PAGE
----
Wholesale Roaming Caps Won’t Solve the Issue, Wind Mobile Co-Founder Says

by Istvan Fekete on May 28, 2014

Ottawa has plans to cap wholesale roaming rates, but this is only a start, say PIAC lawyers. And in a Senate hearing, Wind Mobile co-founder and chief regulatory officer Simon Lockie emphasized the same thing, adding that it doesn’t solve the issue (via The Wire Report).

The company signed an agreement with Rogers Communications back in 2009 to extend coverage beyond its own network, but the partnership was terrible, Lockie said.
Wind Mobile has deployed its own AWS network in a handful of cities such as Toronto, Calgary and Vancouver, and outside the aforementioned areas it relies on Rogers’ network. As it turns out, this was an exclusive arrangement that the wireless startup was forced into due to the technological limitations at the time: Rogers was the only carrier capable of using Wind’s handsets.

Lockie pointed out during the Senate hearing what small wireless players need: regulation from the CRTC at carrier level that mitigates the incumbents’ “oligopoly”, and as little regulation as possible at the retail level to maintain competition.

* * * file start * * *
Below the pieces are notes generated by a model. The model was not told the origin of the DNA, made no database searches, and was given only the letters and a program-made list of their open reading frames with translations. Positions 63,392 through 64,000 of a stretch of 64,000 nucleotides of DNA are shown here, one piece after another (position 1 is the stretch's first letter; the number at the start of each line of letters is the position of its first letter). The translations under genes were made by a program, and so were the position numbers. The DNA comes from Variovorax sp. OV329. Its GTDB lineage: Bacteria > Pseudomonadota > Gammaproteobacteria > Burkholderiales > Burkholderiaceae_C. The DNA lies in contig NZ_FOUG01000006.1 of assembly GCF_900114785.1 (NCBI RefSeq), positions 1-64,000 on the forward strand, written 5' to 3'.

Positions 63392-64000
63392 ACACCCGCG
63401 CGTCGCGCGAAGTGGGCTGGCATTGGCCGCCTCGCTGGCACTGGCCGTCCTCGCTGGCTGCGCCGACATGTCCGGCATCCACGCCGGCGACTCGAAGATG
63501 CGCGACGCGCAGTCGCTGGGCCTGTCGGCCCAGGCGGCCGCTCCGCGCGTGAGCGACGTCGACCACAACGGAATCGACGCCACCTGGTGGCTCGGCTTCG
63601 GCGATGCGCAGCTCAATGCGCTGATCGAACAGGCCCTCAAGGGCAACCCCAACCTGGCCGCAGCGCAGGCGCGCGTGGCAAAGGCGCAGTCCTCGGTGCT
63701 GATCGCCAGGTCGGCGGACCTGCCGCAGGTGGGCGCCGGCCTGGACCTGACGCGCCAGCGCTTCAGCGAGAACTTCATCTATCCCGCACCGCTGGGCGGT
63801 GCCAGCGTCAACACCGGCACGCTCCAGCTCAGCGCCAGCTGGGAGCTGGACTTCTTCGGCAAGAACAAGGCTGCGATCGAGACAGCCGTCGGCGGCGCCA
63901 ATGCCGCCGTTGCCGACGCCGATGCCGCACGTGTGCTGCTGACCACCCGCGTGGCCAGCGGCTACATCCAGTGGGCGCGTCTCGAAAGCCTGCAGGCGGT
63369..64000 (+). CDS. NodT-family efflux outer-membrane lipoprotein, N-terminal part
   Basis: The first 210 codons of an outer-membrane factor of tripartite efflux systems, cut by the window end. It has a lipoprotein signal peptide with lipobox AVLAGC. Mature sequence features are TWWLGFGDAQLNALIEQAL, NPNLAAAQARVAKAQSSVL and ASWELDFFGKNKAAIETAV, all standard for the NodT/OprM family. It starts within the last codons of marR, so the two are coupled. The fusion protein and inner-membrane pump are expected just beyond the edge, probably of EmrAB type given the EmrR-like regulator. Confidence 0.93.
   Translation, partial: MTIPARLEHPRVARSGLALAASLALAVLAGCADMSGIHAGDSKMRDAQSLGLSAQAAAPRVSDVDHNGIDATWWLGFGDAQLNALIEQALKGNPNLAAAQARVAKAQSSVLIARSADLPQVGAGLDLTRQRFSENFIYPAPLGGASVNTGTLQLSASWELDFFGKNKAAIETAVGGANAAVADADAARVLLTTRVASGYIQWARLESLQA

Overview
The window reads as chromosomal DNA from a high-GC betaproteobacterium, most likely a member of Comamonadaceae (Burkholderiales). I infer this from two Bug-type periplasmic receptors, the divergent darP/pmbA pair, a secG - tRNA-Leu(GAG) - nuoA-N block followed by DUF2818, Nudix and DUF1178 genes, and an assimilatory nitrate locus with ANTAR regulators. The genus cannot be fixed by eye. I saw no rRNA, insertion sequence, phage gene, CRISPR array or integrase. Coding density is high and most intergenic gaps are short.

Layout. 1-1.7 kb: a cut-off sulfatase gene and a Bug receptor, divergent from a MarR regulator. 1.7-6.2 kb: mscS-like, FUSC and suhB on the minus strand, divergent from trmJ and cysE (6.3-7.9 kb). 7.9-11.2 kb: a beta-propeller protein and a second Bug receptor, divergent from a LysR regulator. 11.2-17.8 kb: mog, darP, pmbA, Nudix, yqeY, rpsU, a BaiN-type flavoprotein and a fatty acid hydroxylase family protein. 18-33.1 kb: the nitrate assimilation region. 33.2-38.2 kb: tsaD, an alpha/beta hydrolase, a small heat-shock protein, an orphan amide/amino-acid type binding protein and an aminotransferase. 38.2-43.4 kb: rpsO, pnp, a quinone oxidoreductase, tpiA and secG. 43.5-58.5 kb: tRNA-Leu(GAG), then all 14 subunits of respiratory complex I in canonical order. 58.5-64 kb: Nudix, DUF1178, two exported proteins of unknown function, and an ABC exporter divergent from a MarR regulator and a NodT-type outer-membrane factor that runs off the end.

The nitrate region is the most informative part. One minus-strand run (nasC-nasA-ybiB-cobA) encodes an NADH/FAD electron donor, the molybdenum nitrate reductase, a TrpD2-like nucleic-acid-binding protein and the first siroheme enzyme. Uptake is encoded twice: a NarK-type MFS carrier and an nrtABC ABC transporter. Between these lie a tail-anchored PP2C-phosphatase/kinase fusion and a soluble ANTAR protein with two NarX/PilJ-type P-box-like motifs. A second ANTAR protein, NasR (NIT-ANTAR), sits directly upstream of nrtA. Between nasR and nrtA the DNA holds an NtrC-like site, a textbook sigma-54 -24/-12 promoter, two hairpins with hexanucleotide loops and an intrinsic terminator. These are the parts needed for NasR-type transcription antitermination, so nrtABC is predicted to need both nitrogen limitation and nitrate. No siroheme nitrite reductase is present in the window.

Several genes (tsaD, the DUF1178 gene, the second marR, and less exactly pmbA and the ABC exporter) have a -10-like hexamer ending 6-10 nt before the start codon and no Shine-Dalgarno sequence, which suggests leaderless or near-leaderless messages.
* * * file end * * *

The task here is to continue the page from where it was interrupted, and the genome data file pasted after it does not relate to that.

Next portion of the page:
The proposed bill in its current form is not sufficient to ensure long-term competition, Lockie said:

“The interim measure for retail rates is welcome but insufficient on its own, to create that playing field.”

Wind Mobile is in good health, Lockie said, and it doesn’t plan to bow to pressure from incumbents.

Of course, the carrier’s future is uncertain, since it depends on its financial backer, the Amsterdam-based VimpelCom. You may recall that Wind Mobile withdrew its application for the 700 MHz spectrum because of lack of financial support.

Now we have an answer as to why: the regulation of the wireless market needs to be changed, so the carrier won’t make major moves unless this change happens. And so does Quebecor, which still awaits a meeting with Industry Canada.

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Written by: Istvan Fekete. www.digitcom.ca. Follow TheTelecomBlog.com by: RSS, Twitter, Facebook, or YouTube.

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